When your alarm rings in the morning, most of us have to reluctantly drag ourselves out of bed. It’s not pleasant.
And so those two days a week where you don’t have to set an alarm (or at least not an early one) are heaven. Yes, a weekend lie-in is a joy.
Many of us stay up later than usual on Friday and Saturday nights, whether out partying or on the sofa binge-watching Netflix. We feel it’s OK because we can just make up for the lost sleep in the morning.
But it turns out sleeping in on weekends could be wreaking havoc with your body clock: it’s called social jet lag.
Whilst you may think your body needs to catch up on lost sleep, having lie-ins can actually cause chronic fatigue, irritable moods and even increase your risk of heart disease - by 11 per cent, according to a new study.
“These results indicate that sleep regularity, beyond sleep duration alone, plays a significant role in our health,” the study’s lead author Sierra B. Forbush told EurekAlert.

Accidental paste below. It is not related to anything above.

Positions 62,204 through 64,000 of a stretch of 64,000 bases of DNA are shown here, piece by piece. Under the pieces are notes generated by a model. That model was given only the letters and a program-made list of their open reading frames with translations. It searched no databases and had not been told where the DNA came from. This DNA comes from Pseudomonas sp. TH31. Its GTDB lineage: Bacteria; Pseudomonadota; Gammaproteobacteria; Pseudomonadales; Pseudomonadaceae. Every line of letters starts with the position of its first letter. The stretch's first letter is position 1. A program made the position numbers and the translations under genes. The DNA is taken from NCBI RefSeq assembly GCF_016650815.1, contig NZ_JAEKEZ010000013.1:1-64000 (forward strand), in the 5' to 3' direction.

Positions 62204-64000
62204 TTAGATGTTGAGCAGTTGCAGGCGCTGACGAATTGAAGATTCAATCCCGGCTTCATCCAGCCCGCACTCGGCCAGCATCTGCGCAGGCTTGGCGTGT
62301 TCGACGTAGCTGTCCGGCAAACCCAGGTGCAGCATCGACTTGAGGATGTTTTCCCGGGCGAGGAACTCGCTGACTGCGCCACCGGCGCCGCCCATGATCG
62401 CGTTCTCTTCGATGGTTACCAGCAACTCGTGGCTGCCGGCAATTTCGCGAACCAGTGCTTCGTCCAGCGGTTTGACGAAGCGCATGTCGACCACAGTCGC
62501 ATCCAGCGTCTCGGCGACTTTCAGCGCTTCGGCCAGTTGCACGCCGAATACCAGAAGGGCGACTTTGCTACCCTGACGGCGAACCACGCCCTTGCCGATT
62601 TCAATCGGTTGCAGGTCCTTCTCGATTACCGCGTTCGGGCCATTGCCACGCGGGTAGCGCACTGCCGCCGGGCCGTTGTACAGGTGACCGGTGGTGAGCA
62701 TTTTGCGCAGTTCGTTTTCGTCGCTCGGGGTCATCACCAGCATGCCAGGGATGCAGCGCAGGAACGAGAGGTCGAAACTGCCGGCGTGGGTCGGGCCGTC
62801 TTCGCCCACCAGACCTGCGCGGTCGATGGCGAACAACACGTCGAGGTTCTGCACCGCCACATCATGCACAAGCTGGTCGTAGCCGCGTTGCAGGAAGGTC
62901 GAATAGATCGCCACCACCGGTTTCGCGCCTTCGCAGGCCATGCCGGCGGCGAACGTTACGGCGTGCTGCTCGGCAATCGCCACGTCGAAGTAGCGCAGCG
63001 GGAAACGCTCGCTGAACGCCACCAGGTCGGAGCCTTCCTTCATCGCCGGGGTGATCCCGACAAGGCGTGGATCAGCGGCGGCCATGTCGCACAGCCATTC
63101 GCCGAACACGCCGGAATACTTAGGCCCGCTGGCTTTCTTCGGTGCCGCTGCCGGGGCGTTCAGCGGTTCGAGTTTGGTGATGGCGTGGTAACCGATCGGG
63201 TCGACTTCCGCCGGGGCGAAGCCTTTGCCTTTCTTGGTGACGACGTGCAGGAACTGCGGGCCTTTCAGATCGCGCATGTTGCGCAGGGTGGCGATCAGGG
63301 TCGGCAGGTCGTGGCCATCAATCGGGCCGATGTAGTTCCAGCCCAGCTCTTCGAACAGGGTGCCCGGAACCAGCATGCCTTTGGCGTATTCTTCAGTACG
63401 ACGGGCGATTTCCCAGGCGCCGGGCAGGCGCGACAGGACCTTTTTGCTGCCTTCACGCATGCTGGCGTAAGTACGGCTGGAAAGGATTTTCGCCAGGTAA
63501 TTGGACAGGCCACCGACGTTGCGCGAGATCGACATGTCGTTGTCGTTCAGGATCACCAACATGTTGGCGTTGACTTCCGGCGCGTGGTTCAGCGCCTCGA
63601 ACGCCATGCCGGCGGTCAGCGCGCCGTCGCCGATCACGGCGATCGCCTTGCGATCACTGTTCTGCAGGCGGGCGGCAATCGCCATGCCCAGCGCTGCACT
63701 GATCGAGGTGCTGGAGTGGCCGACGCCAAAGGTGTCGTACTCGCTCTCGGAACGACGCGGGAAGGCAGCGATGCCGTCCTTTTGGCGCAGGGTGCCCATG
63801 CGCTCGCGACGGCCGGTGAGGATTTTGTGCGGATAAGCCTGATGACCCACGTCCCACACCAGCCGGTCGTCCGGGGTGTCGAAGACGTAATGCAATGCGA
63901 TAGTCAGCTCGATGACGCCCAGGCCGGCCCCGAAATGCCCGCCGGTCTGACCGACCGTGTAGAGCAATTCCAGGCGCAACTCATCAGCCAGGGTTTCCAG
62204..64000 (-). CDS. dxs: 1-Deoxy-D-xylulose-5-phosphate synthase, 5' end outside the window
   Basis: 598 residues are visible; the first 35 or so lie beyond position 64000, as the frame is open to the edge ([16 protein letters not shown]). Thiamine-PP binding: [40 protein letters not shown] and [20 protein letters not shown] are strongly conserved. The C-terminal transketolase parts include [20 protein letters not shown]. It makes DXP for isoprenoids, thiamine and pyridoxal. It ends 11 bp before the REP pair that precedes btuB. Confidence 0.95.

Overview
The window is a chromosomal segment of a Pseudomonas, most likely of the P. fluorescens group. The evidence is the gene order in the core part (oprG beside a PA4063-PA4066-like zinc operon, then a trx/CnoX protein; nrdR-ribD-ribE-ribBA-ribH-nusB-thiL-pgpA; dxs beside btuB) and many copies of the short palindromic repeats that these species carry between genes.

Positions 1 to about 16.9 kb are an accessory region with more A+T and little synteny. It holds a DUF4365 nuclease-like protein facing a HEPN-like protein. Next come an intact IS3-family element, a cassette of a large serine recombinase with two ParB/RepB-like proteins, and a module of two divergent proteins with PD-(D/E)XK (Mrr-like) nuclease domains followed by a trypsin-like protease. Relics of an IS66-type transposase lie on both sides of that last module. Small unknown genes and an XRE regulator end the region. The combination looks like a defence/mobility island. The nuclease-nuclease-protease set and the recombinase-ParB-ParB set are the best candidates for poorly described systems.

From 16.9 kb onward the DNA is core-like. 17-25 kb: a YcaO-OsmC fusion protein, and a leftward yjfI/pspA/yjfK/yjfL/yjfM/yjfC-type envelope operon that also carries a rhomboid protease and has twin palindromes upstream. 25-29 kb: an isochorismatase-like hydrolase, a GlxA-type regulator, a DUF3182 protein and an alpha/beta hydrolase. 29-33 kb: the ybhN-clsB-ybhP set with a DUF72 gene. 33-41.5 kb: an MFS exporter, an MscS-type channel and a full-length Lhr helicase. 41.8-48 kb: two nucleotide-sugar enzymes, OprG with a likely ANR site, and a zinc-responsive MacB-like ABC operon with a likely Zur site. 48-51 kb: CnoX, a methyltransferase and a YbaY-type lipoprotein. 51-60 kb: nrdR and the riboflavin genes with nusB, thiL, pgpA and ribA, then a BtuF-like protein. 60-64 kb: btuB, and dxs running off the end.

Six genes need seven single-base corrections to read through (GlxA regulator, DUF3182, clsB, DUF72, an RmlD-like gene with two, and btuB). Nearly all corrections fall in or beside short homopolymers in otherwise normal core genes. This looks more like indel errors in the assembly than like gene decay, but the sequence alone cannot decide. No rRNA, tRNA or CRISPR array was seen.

“This suggests that a regular sleep schedule may be an effective, relatively simple, and inexpensive preventative treatment for heart disease as well as many other health problems.”
Getting enough sleep is of course important for our health, but it’s now being realised how key it is to have a regular sleeping pattern too.
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The phenomenon is called social jet lag because it’s usually due to people socialising at night, and the side effects really do mirror jet lag:
“The behaviour looks like if most people on a Friday evening fly from Paris to New York or Los Angeles to Tokyo and on Monday they fly back,” Dr Till Roenneberg, professor at the Institute of Medical Psychology at the University of Munich, told WebMD.
“Since this looks like almost a travel jet lag situation, we called it social jet lag. They have to live a life almost in a different time zone in comparison to their biological clock.”
Previous studies into social jet lag have found that those suffering from the condition are more likely to be depressed, smoke, consume more caffeine and drink more alcohol than average, Refinery 29 reports.
To reset your body clock, you should try and get seven hours' sleep a night and resist the urge to sleep for longer at weekends.Reuse content